Cognitive behavior therapy (CBT; broadly defined) is overtaking psychoanalysis as the dominant model of psychotherapy across the world. The evolution of CBT can be traced into three distinct generations or “waves,” including early behavior therapy beginning in the 1950s, cognitive therapy beginning in the 1970s, and approaches that highlight mindfulness and psychological acceptance beginning in the 1990s. Mindfulness-based approaches arose in part from limitations of traditional cognitive models of CBT, but controversy continues regarding their degree of uniqueness in terms of theory, technique, and efficacy. Research over the past decade suggests that these models are indeed distinctive from earlier approaches, and may offer new approaches to the treatment of difficult clinical disorders, as well as insights into novel interventions targeting broader social problems (e.g., discrimination, stigma). In this talk, I will briefly review the history of behavior therapy, followed by the theory and research on these newer approaches to CBT. The “third wave” model that has attracted the most attention from both clinicians and scholars, Acceptance and Commitment Therapy, will be highlighted.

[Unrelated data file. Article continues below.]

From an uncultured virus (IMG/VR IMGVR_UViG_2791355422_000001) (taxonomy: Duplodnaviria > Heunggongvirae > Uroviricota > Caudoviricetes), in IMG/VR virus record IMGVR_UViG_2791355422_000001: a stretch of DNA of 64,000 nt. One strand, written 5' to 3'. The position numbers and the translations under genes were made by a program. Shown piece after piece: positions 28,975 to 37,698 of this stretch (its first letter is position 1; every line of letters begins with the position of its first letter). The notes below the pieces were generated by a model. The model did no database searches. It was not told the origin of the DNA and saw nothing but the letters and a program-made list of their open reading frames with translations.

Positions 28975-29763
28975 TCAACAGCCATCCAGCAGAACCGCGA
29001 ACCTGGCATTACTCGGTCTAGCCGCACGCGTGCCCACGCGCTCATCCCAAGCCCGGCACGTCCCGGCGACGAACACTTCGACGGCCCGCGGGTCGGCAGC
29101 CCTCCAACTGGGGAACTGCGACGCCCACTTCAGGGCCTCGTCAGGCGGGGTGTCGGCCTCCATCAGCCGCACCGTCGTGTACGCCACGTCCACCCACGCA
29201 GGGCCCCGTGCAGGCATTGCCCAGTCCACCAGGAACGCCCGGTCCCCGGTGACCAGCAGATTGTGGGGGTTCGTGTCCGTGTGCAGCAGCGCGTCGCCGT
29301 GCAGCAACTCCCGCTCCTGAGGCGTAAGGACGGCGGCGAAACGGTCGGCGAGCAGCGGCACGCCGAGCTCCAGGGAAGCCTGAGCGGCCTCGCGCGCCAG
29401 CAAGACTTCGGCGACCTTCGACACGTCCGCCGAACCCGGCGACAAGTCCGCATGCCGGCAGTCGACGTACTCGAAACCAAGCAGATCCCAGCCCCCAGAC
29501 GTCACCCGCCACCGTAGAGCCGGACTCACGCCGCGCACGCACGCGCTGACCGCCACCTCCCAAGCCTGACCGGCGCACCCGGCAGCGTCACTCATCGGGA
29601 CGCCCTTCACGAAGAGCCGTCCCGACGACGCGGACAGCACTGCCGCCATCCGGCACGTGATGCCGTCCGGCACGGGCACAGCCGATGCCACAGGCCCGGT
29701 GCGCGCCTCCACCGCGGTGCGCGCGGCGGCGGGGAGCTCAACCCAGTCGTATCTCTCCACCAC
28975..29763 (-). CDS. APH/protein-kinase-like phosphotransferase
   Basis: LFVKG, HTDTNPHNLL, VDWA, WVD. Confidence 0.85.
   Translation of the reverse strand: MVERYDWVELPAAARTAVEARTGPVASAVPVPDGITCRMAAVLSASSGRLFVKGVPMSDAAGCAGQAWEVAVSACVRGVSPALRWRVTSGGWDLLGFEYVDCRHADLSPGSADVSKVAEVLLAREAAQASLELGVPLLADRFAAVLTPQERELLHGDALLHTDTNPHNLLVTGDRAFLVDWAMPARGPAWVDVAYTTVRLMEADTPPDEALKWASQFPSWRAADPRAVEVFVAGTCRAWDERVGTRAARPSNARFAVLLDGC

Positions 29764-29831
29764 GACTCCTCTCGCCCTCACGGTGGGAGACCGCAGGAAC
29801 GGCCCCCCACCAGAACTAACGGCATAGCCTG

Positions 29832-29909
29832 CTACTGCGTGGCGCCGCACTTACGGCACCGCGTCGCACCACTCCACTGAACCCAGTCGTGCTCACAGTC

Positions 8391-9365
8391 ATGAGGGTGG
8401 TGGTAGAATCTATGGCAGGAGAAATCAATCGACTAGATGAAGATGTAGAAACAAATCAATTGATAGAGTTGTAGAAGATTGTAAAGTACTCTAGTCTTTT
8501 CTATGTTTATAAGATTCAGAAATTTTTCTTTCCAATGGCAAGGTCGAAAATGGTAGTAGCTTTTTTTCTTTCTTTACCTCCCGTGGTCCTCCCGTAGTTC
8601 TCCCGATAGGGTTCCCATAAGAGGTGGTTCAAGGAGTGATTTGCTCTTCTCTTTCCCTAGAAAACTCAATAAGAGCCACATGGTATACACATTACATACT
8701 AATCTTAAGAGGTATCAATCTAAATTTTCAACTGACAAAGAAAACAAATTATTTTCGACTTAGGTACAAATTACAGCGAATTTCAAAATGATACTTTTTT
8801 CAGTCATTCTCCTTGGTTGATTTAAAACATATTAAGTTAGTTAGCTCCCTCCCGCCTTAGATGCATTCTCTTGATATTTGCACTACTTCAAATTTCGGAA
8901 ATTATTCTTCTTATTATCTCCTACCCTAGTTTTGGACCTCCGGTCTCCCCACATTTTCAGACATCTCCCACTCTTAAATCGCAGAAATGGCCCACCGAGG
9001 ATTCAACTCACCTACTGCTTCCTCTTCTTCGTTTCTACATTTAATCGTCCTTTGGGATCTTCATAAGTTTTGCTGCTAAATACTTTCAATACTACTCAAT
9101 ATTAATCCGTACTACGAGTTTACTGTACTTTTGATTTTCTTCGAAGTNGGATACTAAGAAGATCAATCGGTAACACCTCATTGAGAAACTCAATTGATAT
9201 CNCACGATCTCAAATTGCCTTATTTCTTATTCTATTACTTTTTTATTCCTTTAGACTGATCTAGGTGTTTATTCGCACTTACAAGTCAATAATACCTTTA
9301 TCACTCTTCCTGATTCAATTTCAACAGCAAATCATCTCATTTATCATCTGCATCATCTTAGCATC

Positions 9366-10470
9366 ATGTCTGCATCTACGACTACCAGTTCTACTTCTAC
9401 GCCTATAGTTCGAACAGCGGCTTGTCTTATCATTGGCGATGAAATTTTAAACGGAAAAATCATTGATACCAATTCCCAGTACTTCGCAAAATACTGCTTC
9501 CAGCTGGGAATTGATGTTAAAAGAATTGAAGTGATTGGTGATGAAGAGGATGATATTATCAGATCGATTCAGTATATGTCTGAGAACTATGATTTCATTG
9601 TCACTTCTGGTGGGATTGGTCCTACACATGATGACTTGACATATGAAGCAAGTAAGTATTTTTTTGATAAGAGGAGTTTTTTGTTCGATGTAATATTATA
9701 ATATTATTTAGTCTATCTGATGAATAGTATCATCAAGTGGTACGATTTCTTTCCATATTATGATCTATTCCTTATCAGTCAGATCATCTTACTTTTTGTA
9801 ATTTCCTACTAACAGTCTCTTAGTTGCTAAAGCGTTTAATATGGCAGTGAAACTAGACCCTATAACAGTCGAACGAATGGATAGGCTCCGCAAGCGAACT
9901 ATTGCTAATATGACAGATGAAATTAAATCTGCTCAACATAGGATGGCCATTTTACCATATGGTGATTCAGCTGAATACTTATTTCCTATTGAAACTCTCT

P.S.: The seminar will be in English.